6 Cat Training Tips

Most of us—even those of us who have cats—don’t consider felines incredibly trainable.

And while they may not be as eager to please as your average dog, they can be trained, especially if you have a tasty treat or favorite food in hand.

Here are some things to keep in mind when trying to train your cat:

Find a Reward

The first part of any training activity will involve finding a desirable reward for your feline. It will most likely come in the form of food. Make sure it’s healthy, safe for cats, and highly coveted by your cat. Canned sardines (BPA-free) in water with no salt added or treats can be a good place to start. Be sure your cat is hungry before starting training.

Clicker Train

Dogs aren’t the only ones that can benefit from clicker training. It can be used in training an assortment of behaviors—from sitting to coming when called. You will need those tasty treats to associate the clicker with a positive reward.

Make It Fun

If your cat isn’t interested or wants to run off, let him. Keep training positive and relaxed, and at his own pace. If it’s not fun and rewarding, he won’t want to participate.

Teach Him to Sit

One fun behavior you can start with is sitting. Not too different from how you’d train a dog to sit, you can use a treat in your hand over your cat’s head to lure his head up and encourage him to sit. When he sits, you can click (or praise with “good” if you don’t have a clicker) and treat. As he improves, you can start adding the verbal “sit” cue to start the activity.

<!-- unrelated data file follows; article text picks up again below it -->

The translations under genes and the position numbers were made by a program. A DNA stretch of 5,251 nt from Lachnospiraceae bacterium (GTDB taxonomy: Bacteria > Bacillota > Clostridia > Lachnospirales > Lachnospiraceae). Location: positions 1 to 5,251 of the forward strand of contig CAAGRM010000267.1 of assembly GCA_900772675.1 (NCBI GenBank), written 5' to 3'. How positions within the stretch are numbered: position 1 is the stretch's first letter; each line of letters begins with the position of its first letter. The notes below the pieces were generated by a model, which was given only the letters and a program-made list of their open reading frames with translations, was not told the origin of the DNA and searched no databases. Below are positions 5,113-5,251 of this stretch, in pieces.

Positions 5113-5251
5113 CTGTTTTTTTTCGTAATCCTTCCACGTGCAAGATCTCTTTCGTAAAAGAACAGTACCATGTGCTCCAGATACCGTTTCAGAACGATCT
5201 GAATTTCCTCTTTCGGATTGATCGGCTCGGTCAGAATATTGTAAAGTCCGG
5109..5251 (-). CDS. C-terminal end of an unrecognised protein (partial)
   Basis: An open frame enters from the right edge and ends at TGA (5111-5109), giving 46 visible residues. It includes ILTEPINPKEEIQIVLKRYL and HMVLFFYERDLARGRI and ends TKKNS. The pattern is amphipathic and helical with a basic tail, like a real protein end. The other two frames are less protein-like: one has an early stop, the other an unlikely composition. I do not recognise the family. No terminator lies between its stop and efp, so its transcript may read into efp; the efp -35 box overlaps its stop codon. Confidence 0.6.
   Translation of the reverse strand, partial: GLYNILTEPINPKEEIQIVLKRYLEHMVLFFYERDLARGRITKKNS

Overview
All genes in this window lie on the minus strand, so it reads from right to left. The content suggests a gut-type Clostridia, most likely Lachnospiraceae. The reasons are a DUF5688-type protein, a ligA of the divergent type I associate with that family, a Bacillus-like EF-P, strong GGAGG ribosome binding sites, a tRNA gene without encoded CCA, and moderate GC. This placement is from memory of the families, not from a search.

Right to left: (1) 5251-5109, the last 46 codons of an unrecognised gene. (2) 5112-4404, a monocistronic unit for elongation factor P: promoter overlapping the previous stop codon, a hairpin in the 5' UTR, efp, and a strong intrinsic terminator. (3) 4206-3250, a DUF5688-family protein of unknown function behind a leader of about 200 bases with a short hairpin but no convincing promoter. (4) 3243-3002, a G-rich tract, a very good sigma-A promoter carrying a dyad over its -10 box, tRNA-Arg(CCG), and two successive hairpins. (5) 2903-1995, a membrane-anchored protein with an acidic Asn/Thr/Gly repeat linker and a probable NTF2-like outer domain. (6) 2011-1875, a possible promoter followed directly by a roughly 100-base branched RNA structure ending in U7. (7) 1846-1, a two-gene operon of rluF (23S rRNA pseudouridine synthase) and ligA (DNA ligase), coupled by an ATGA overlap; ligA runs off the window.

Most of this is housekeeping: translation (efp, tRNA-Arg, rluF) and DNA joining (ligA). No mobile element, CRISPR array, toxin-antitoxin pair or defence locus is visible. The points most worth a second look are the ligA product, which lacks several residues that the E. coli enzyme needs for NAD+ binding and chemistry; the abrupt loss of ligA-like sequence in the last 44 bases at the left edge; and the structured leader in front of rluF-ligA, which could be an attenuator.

Timeouts for Rough Play

Cats sometimes get carried away during playtime—meaning you may end up with some nasty scratches or “love bites” on your arms. When he starts tearing into your hands and arms, gently extract yourself and stop the playtime by leaving the area. Not only will this protect your limbs, but it will teach him that rough play equals no play.

Redirect Behavior

Another way to stop unwanted behavior is by redirecting the unwanted behavior into desired behavior. If your cat wants to attack your feet, throw a favorite toy off for him to chase (and play with him frequently). If he wants to scratch your bed, sofa, and/or favorite lounge chair, have many scratch pads nearby to place him at when he’s in a scratching mood.

Cats certainly have their own special way about them, but they can be trained. Remember to be patient, gentle, and keep things fun.

Meet the Author: Jessica Peralta

Jessica Peralta has been a journalist for more than 15 years and an animal lover all her life. She has had dogs, cats, birds, turtles, fish, frogs, and rabbits. Her current children are a German shepherd named Guinness and a black kitten named Riot (and he lives up to that name). It’s because of her love for animals that she focused her journalistic career to the world of holistic animal care and pet nutrition. In between keeping Riot and Guinness out of mischief, she’s constantly learning about all the ways she can make them healthier and happier.

Proper Etiquette for Greeting Someone Else’s Dog
Don't Ignore an Unwanted Behavior; Be Proactive Instead